how long to smoke fish and temp???

Discussion in 'Fish' started by johnny1, Mar 12, 2008.

  1. johnny1

    johnny1 Fire Starter

    Ok-I have some lake trout soaking in the brine..salt-brown sugar-soy has been in the brine about 24 hours.....or is that too long and i ruined it..

    So I rinse it off and lay it on the racks.....what temp do I use and for how long......will it be kind of like a jerky?
  2. salmonclubber

    salmonclubber Master of the Pit OTBS Member


    ok i dont know how much fish you have i would smoke it at 150 until it flakes depending on how much fish you have and the temps outside and what kind of smoker you have it should take anywhere from 4- 8 hours check every hour after 4 hours to get the fish done it will not be like jerky it should be nice and flaky

  3. crewdawg52

    crewdawg52 Master of the Pit OTBS Member

    Fish Jerky Ingredients:

    6-12 3/8' thick fish filets.. Use fresh-caught trout, salmon, bass, or very fresh store-bought.. The skin can be left on if you like. It helps hold the filet together while smoking.

    16 oz. bottle of Yoshida's Gourmet Sauce (international foods aisle, Japanese)

    16 oz of beer

    Stir the beer and Yoshida's together in a glass dish or bowl. Add the fish filets and gently mix to cover the fish completly with the marinade. Cover the dish with lid or plastic wrap and refrigerate for 24 hours. Mix gently at least twice during the 24 hours for even marinading.

    (Can skid this since you have the fish in brine. But would mix the fish with soy, teriyaki, or your favorite seasoning)

    Prepare your home smoker (or dehydrator) for use. Use a mild wood like apple, cherry or any fruitwood to make the smoke.. Place the filets skin-side down on the racks in the smoker.. If they are 3/8' thick, smoke for 6-8 hours.. If thinner, smoke for less time, if thicker, smoke for more time. Shoot for 110* and never over 150*.

    Remove from smoker and cool in a paper bag or clean cardboard box. Warm fish jerky will sweat and possibly spoil if sealed in plastic or glass before it is cooled.
  4. crewdawg52

    crewdawg52 Master of the Pit OTBS Member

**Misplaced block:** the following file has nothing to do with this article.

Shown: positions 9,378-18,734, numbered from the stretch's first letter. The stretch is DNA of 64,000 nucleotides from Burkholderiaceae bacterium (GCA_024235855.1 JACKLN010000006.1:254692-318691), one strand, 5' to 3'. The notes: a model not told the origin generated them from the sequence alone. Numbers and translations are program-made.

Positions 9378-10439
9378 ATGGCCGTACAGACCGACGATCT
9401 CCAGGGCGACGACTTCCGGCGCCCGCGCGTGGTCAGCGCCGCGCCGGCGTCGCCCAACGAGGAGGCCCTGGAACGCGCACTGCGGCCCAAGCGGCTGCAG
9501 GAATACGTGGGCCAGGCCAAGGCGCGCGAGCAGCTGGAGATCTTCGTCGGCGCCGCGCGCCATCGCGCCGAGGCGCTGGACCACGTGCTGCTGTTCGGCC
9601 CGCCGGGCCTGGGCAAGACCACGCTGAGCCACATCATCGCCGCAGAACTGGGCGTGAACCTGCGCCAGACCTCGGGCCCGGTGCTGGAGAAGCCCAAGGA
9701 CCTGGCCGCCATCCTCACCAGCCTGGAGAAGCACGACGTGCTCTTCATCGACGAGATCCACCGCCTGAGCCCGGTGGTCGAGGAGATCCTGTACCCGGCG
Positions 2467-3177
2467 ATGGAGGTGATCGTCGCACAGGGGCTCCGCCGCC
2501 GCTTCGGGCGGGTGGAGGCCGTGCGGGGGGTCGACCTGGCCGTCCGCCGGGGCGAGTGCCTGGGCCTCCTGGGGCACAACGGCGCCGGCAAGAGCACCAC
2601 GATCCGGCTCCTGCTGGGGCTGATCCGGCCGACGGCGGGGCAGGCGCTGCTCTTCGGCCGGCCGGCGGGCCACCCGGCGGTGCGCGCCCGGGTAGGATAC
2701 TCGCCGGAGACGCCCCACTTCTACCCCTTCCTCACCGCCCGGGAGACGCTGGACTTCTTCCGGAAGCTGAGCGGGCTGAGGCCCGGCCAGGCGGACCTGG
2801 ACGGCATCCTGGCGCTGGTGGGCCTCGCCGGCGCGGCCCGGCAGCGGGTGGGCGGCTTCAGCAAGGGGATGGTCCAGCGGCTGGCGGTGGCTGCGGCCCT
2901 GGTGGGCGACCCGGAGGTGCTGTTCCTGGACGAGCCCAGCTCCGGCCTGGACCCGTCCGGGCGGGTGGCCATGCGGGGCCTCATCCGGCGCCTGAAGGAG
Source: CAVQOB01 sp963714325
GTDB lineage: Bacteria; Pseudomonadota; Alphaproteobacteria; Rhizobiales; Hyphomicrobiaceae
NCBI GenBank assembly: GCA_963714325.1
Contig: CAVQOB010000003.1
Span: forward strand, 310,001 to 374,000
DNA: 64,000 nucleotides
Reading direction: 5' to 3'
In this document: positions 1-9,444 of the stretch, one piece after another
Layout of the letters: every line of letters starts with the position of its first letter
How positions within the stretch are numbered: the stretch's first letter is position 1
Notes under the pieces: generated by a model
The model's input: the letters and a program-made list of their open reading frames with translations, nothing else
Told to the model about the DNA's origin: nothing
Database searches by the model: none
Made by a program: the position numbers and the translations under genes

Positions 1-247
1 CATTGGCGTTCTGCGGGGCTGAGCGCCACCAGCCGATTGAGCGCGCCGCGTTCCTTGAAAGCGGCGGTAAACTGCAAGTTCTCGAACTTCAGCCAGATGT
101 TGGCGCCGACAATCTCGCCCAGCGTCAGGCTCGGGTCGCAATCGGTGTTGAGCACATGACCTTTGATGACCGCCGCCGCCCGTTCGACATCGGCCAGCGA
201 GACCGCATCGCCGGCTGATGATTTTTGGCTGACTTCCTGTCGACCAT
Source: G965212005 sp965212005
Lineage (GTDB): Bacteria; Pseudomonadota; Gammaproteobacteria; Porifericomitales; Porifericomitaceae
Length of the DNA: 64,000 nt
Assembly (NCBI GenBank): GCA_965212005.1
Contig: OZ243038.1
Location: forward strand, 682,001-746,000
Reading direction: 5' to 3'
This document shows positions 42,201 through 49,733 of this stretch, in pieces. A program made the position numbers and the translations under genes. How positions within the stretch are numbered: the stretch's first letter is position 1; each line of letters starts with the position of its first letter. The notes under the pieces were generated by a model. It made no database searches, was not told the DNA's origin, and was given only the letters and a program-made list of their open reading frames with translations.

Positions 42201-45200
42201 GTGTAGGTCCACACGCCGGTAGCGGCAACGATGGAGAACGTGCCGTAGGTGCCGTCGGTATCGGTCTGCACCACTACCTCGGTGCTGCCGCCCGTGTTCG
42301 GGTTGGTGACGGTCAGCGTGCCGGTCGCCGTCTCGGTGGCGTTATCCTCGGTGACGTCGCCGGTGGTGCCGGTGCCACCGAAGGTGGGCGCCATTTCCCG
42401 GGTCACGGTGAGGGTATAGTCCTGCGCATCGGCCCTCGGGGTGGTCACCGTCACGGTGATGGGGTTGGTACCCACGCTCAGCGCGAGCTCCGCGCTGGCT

Just reread your post. For just smoked fish I do the following:

    Salmon brined for 4-5 hrs in kosher salt and brown sugar. Take out, rinse, and pat dry. Lay out under a small fan on a icing rack to form a pellicle. Smoke on the gas grill, indirect heat, with a foil pack of apple or cherry chips for 30 or so minutes (my gas grill gets to 300* with one burner on low).
  5. oldgrandman

    oldgrandman Fire Starter

    I soak my fish 2-4 days. Comes out great with basically the same recipe you have ceps I use maple syrup instead of brown sugar and I use curing salt. That laker outta be good, my favorite smoked fish. I didn't get any this season though so had to settle for steelhead. Just did some myself.
    Hope it worked for ya!
    Oh yeah, mine smokes up to roughly 4 1/2 hours but if it gets to 150 I yank it, apple wood for smoke.
  6. ctsmoket

    ctsmoket Newbie

    Typical I smoke trout at 150~180 for approximately 2.5 - 3 hours.  I use a brine of one part low sodium soy sauce with 2 parts water and add 1/2 cup sugar.  Try using hickory pellets and a smoke box; find it a better smoke with more flavor. After the smoke box is 'spent'  (generally every 45 min.) replenish the pellets.  No need to soak them like wood chips.  Put the fish in a air tight container placed in the refrigerator over night. The skin and meat peels of the bows really easier when could vs. hot and if you have dogs; the smoked skin is a treat.
  7. sb59

    sb59 Smoking Fanatic

    The amount of time it takes to smoke depends on the temp you run your smoker. Whatever temp you use FDA safety for fish internal temp is 145. If I don't expect it to get to 140 in 4 hrs. I add a cure to the brine for safety. When I remove my fish from the brine I dry in a dedicated fridge til pellicle forms. If I were to dry on a table at room temps with a fan I would count that time in the 40 to 140 in 4 rule, because bacteria is forming during the drying time. Lower temps. equal a drier product & more smoke flavor but if you aren't going to get to temp in time you should either bump up the smoker temps or use a cure in the brine.

Share This Page